This is in beta. If you find something wrong, let us know



In the context of this API Design Standard, an API (Application Programming Interface) is defined as a RESTful API.

A RESTful API is a style of communication between systems where resources are defined by URI and its operations are defined by the use of HTTP methods.

A RESTful API adopts many HTTP standards such as response codes and methods.


In order to design a useful and clean API your system should be broken down into logical groupings (often called Models or Resources). In most cases the resources are the ‘nouns’ of your system.

In the example of an HR system, the resources are employees, positions and leave-requests.

By breaking systems down into these logical areas it allows a clean separation of concerns (e.g. employee functions only work on employees and only employees can apply for leave-requests). It also ensures that each piece of data that is returned from your API is the smallest that it needs to be to fulfil the client requirement (e.g. when asking for employees you don’t also receive back family-members).

Resource Identifier

Every resource that is available within your system (e.g. every employee or every leave-request) must be identifiable uniquely within the system. This is a key element of the RESTful style of APIs; the ability to individually address any item within your system and store these identifiers for later use.

Resource identifiers can be any of the following:

Name Example
Numeric /leave-requests/12389
String /country-codes/australia
GUID /employees/0d047d80-eb69-4665-9395-6df5a5e569a4
Date (Short form) /dates/2018-09-17

As long as the identifier is unique within your application it can be any string of characters or numbers.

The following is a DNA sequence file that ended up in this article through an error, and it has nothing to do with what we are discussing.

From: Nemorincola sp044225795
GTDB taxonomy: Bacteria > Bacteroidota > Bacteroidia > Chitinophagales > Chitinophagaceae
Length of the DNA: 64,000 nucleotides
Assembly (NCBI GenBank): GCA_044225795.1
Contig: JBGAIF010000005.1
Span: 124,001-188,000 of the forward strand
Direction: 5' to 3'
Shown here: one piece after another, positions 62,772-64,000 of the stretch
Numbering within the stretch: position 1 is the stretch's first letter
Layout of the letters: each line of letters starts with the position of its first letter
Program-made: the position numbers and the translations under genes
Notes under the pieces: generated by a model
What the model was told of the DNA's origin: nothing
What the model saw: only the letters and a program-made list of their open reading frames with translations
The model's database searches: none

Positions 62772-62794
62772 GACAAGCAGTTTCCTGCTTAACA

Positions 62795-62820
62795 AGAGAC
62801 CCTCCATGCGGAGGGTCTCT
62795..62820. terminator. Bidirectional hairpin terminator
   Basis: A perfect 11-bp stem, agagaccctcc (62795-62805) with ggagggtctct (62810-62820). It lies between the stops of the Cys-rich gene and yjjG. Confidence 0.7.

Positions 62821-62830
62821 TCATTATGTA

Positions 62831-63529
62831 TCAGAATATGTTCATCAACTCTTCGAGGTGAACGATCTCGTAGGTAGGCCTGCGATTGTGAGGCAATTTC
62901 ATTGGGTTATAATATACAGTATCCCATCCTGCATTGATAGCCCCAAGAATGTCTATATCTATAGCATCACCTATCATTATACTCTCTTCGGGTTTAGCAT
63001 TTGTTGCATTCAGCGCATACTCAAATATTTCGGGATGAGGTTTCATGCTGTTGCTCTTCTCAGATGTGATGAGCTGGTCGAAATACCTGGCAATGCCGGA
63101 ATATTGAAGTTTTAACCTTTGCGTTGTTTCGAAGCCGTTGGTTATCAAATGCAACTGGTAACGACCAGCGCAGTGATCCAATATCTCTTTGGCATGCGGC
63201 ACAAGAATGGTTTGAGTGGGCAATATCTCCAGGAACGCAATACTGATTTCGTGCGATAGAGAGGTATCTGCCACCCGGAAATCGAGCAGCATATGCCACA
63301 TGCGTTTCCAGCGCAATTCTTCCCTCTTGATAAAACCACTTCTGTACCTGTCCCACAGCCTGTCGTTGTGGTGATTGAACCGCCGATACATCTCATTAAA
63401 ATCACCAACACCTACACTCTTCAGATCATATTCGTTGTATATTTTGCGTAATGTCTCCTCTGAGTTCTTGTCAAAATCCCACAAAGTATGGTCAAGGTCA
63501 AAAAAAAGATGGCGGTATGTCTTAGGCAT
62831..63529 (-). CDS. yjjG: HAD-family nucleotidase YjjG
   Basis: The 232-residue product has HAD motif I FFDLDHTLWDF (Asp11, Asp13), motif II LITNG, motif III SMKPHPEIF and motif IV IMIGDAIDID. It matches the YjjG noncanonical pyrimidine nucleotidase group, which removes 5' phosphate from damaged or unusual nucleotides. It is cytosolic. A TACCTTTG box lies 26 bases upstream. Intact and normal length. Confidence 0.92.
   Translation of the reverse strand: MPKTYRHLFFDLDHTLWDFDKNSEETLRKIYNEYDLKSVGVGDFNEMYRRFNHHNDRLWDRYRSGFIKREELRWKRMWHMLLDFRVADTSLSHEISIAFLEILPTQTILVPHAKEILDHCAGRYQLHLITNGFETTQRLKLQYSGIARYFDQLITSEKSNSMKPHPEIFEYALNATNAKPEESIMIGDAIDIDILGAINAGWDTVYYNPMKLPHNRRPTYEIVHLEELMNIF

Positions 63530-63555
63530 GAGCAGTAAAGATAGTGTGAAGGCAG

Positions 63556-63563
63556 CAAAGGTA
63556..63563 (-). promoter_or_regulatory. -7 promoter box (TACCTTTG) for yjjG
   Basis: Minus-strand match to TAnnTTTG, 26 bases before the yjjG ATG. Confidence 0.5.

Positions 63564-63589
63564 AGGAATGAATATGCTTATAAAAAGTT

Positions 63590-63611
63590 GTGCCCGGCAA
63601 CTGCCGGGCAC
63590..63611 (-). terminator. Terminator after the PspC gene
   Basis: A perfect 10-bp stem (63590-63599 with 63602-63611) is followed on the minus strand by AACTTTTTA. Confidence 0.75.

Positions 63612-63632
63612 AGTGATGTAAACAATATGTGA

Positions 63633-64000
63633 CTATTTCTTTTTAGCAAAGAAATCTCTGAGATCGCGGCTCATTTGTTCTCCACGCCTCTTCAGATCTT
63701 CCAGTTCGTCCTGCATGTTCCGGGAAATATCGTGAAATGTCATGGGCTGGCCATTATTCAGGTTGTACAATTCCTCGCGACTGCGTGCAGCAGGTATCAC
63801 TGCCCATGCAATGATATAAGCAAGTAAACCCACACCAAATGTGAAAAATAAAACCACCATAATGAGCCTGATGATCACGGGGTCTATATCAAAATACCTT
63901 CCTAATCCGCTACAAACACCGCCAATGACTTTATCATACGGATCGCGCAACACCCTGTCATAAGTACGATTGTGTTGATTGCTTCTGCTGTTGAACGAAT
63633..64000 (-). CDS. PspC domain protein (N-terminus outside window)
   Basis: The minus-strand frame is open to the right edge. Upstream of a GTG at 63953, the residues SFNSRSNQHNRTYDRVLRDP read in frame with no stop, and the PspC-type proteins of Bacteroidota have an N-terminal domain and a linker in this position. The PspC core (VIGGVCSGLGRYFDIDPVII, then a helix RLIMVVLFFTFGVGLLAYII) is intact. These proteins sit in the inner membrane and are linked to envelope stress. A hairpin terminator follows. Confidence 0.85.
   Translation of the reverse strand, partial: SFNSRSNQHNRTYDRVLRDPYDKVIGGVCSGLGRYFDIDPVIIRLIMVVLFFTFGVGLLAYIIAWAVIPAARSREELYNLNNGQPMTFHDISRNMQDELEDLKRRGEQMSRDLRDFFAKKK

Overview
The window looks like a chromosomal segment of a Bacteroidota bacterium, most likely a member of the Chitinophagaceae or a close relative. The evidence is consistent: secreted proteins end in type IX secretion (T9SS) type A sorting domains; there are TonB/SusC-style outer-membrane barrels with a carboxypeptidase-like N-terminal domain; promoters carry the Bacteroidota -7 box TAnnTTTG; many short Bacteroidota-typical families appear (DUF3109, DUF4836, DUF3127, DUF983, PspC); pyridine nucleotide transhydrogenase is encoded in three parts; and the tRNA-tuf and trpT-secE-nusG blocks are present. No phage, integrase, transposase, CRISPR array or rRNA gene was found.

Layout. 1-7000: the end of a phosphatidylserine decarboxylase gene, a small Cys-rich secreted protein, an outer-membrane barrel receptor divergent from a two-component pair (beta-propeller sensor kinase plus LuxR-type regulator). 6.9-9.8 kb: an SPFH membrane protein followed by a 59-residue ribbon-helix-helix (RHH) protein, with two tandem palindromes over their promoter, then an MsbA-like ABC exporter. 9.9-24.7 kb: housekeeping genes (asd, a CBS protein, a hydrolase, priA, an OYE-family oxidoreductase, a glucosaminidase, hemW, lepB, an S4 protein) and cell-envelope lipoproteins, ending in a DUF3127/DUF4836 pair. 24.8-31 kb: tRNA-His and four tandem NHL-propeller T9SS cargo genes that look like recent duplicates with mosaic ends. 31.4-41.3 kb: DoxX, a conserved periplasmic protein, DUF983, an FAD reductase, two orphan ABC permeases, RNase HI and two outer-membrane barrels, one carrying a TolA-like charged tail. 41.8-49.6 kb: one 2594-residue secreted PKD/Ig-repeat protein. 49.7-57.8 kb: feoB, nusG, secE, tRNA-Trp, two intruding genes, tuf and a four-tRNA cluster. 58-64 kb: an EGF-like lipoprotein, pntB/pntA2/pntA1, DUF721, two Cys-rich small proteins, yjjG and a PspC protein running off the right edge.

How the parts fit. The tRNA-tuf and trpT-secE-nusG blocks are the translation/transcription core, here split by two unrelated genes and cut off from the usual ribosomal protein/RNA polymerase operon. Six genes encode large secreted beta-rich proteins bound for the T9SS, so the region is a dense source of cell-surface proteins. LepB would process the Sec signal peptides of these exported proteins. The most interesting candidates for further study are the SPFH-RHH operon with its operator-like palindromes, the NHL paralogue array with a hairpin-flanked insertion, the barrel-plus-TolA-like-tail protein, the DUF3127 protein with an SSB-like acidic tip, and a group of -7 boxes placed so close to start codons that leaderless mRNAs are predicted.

The resource identifier MUST be immutable. Primary keys or Personally Identifiable Information (PII) MUST NOT be exposed. When numeric IDs are used they MUST NOT be sequential e.g. it should not be trivial to guess the next ID. If this is difficult to achieve, then it is likely the API needs to be further abstracted from the underlying data source.


A key concept in RESTful API design is the idea of the representation of a resource at any particular time.

When you ask the system for employee information you will receive a representation of that employee e.g.

HTTP 1.1 GET /employees/0d047d80-eb69-4665-9395-6df5a5e569a4
Accept: application/json

200 OK
Content-Type: application/json

  "name" : "John Smith",
  "employee_id" : "0d047d80-eb69-4665-9395-6df5a5e569a4",
  "position" : "Manager",
  "onLeave" : false

The intent is this representation can change over time as the system and data within changes. A future call to this same endpoint may yield a different representation possibly if the employee is now on leave or their position within the organisation has changed.

It is also possible to request an entirely different representation of this same resource if the system supports it. For example, there may be a case where you require a PDF version of this employee and this could be facilitated with a request for a different representation through the Accept header:

HTTP 1.1 GET /employees/0d047d80-eb69-4665-9395-6df5a5e569a4
Accept: application/pdf

200 OK
Content-Type: application/pdf


More information about representations and how to support them is provided in the Hypermedia section of this document.


The namespace for a service defines the grouping of related functions within. Namespaces could be quite high level (e.g. an agency or department name) or quite low level (e.g. a project, team or service being exposed).

Namespaces are useful when providing consumers access to related functions through gateway technologies. Once a consumer has an access token to a particular namespace it is likely (though not always required) that they will get access to all functions supplied within that namespace.

Namespaces are relevant when designing your URL structure and are further covered in section URI Component Names.


To make use of any of the namespaces, resources and resource identifiers, developers must make use of Operations.

An operation is defined by the use of:


GET /employees
GET /employees/0d047d80-eb69-4665-9395-6df5a5e569a4
DELETE /employees/0d047d80-eb69-4665-9395-6df5a5e569a4